An Abdominal Aortic Aneurysm (AAA), is a condition in which the aorta, the largest artery in the body, stretches and balloons in the belly region. When an abdominal aortic aneurysm occurs, it weakens the walls of the artery and can rupture or leak, causing bleeding into the abdomen. When this occurs, it is a very serious medical emergency requiring immediate medical attention.
The The AAA screening is painless and non-invasive. It is conducted as the participant lays on their back while the technician uses an ultrasound to take images and measurements of your abdominal aorta. The technician will take measurements of the abdominal aorta to look for any abnormalities that might require further examination.
The abdominal aorta is the main artery that originates in the heart and is the largest blood vessel in the body. As the lining weakens from age and other risk factors, the artery wall can become thinner and expand. The most common location for an AAA is between where the aorta divides to supply blood to the kidneys and where it divides to supply blood to the pelvis and legs. Approximately two-thirds of all abdominal aortic aneurysms occur in men. An abdominal aortic aneurysm will most likely develop without causing any pain or other physical symptoms. Most AAAs are caused by plaque buildup, also known as atherosclerosis, but they can also be caused by injury or infection.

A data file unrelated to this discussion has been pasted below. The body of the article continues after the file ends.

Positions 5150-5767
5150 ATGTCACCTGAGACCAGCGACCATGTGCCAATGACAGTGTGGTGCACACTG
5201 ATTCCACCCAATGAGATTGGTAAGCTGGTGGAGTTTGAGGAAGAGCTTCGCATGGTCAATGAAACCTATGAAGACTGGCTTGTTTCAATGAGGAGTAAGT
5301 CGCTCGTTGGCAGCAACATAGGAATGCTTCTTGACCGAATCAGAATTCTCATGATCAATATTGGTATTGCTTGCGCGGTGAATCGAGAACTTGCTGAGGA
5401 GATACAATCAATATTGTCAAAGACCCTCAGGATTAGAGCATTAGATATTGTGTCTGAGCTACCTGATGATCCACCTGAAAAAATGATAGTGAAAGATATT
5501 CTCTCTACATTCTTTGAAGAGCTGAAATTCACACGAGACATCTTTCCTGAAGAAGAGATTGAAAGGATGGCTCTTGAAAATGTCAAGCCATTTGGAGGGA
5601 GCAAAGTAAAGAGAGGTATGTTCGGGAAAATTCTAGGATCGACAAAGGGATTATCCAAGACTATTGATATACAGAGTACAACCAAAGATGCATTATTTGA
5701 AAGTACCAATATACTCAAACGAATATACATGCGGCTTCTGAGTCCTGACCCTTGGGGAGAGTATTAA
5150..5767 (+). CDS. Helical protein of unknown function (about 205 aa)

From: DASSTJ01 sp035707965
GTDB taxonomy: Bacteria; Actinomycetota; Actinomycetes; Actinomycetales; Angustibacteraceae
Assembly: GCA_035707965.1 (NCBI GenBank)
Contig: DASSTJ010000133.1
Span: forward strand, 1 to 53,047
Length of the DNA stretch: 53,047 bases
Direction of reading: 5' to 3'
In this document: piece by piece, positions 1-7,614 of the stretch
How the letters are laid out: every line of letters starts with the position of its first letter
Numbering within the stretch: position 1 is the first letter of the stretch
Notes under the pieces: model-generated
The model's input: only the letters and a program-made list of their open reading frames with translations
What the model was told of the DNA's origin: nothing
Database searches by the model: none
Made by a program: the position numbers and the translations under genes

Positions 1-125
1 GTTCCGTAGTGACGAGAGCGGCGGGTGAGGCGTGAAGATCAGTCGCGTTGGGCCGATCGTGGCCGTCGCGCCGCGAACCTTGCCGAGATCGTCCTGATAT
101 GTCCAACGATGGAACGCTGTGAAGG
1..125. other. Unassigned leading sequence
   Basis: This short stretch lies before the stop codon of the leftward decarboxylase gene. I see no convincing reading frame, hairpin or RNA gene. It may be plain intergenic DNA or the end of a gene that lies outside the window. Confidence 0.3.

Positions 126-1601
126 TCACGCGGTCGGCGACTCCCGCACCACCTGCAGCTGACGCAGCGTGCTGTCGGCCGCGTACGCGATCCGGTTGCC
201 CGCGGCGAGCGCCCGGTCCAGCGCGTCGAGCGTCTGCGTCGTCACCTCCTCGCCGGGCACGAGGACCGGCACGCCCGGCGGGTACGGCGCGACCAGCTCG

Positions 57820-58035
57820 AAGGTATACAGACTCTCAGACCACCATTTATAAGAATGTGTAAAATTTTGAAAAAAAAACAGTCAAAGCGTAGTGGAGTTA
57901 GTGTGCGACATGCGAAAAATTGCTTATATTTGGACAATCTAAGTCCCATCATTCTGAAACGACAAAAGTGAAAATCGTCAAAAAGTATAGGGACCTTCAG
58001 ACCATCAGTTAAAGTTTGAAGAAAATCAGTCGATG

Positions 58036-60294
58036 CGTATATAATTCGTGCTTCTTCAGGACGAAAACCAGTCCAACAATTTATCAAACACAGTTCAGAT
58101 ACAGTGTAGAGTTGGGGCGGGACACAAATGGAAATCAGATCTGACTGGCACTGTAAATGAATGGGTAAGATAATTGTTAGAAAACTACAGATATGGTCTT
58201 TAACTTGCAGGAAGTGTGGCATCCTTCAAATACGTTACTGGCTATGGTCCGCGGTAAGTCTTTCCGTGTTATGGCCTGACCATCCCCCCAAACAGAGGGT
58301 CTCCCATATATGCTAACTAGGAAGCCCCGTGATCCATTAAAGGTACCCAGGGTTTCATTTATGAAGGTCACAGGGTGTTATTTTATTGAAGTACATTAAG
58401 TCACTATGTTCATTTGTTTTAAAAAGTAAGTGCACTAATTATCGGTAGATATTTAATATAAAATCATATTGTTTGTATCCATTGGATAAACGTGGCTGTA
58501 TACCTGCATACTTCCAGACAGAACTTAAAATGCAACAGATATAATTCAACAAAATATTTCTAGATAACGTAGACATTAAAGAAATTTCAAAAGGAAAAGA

There are two ways an AAA can cause internal bleeding: in what is known as a dissection, the layers of the artery wall weaken and split, causing bleeding into the walls of the artery. The second occurrence happens when the artery wall bursts completely, which is called a rupture. Both events are emergencies and require immediate medical attention. It’s simple and painless to understand your risk by getting an AAA screening and determining a plan of action with your provider.
Many people with an abdominal aortic aneurysm do not experience symptoms; these are the most common warning signs.
An AAA screening is valuable for anyone age 50+, or age 40+ with other risk factors for cardiovascular disease.*
1Seshadri S, Beiser A, Kelly-Hayes M, et al., The Lifetime Risk of Stroke: Estimates from the Framingham Study. Stroke, 2006; 37:345-350.
2Key risk factors include diabetes, obesity, age 55+, smoking (past or present), high blood pressure, high cholesterol, and a family history of stroke or heart disease.